This value can also vary, but the average number of calories needed to keep the weight of the body at an optimal level is around 5,500 for one day of hiking. When speaking about body weight, the average number of pounds lost is 30. Though, you should beware that both of these numbers are mostly individual and they can differ from person to person. Some hikers lose way less, while some even gain some weight during their trip. To avoid starvation, check out the best no-cook backpacking meals.
How Much Money You Need?
This is, of course, directly related to the time you’ll spend on your journey and the Appalachian trail distance you want to conquer. If you plan to go from start to finish, you’ll need between 4,000 and 6,500 dollars. Main expenses on the trail are food, laundry, possible transportation or lodging, but don’t forget you’ll also sometimes have to buy or upgrade your gear, etc. The average hiker spends between 2 and 3 dollars per mile.
You’ll also have to spend some money on your gear before you hit the road because you’ll need:
- First aid kit
- Survival kit
Also, you should check out our Appalachian trail hiking gear guide. Depending on what you already own, you’ll have to spend anywhere from 0 to 4,000 bucks. Combined, overall costs for a complete Appalachian trail hike from starting point to the end will most likely be anywhere between 4,000 and 10,000 dollars.
Average Shoe Number
Some last longer, others, however, tend to break even sooner, but an average number of miles you’ll be able to go in one pair of shoes falls somewhere around 500 miles. Of course, it is not written in stone and you may be able to get even more from your shoes, but it is better to be safe than sorry with an extra pair available all the time. There are a few factors that affect the condition of your footwear like their durability, overall weight (your own and your backpack’s), proper maintenance… Also, trying to avoid stepping on sharp edges will help. Sometimes it may not be possible, though, because the terrain will be rocky, but 4 pairs should be enough for your journey.
Road Crossing On The Appalachian Trail
Roads cross the AT every 4 miles on average, which is important because this also means you’ll have a grocery store, post office or anything other available nearby. This is important especially if something goes south.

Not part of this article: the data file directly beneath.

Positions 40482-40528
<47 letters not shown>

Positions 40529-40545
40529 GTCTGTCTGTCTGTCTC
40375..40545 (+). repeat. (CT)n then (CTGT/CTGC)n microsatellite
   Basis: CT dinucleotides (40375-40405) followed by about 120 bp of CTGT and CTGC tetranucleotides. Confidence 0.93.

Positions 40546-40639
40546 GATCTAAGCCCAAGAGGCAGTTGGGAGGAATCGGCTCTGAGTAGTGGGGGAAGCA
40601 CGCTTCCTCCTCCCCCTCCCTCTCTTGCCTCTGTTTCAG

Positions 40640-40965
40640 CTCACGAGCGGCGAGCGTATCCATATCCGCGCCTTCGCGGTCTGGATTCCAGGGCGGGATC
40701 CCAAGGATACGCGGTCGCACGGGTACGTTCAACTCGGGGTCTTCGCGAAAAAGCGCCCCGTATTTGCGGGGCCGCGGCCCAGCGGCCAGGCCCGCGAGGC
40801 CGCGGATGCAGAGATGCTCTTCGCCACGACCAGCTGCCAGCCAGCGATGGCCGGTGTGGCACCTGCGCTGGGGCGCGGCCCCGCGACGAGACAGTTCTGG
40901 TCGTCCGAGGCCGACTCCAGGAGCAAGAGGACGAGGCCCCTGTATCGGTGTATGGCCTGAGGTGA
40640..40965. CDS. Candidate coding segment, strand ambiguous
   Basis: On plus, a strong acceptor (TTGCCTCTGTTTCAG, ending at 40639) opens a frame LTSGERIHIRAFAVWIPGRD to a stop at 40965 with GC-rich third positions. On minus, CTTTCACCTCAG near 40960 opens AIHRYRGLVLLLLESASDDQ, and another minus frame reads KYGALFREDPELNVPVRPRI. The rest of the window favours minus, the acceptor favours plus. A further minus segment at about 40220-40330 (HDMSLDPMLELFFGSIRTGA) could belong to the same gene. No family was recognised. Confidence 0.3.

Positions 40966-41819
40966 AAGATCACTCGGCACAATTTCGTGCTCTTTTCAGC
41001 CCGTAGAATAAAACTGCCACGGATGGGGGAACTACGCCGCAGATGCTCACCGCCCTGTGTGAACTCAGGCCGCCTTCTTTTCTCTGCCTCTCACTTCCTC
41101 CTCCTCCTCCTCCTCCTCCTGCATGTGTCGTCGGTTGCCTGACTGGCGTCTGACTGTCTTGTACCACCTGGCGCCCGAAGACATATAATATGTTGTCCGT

Since Myron Avery, the first person that hiked the whole Appalachian Trail length back in 1936, 20,478 hikers went the whole way. Out of those, 14,863 hikers have done it in the 21st century, and thanks to increasing popularity, that number will only go higher in the future.
By decades the numbers are the following, according to the Appalachian Trail website:
- 1930’s – 5
- 1940’s – 3
- 1950’s – 14
- 1960’s – 37
- 1970’s – 778
- 1980’s – 1,435
- 1990’s – 3,344
- 2000’s – 5,964
- 2010’s – 8,899
It is also interesting that one of three 2,000 milers so far was female, which is a significant rise compared to beginnings when only about 15% of them were women.
Shelters Along The Way
During your hike, you’ll need to take a rest or run away from the weather, etc, so it is good to know that there are 262 shelters in total along the way. These will easily keep you safe from rain, snow or anything else. Shelters are located more or less on every 8 miles. More on this you can read in our Appalachian trail shelter guide.
Globo Surf Overview
The Appalachian trail represents one of the biggest challenges for every hiker in the world and it should be included in your list of destinations you’d love to visit. This article will help you get the know the Appalachian trail length a bit more, so you know what to expect once you make your first step of this amazing journey. And make sure to read our Appalachian trail hiking tips!
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- Appalachian Trail, appalachiantrail.org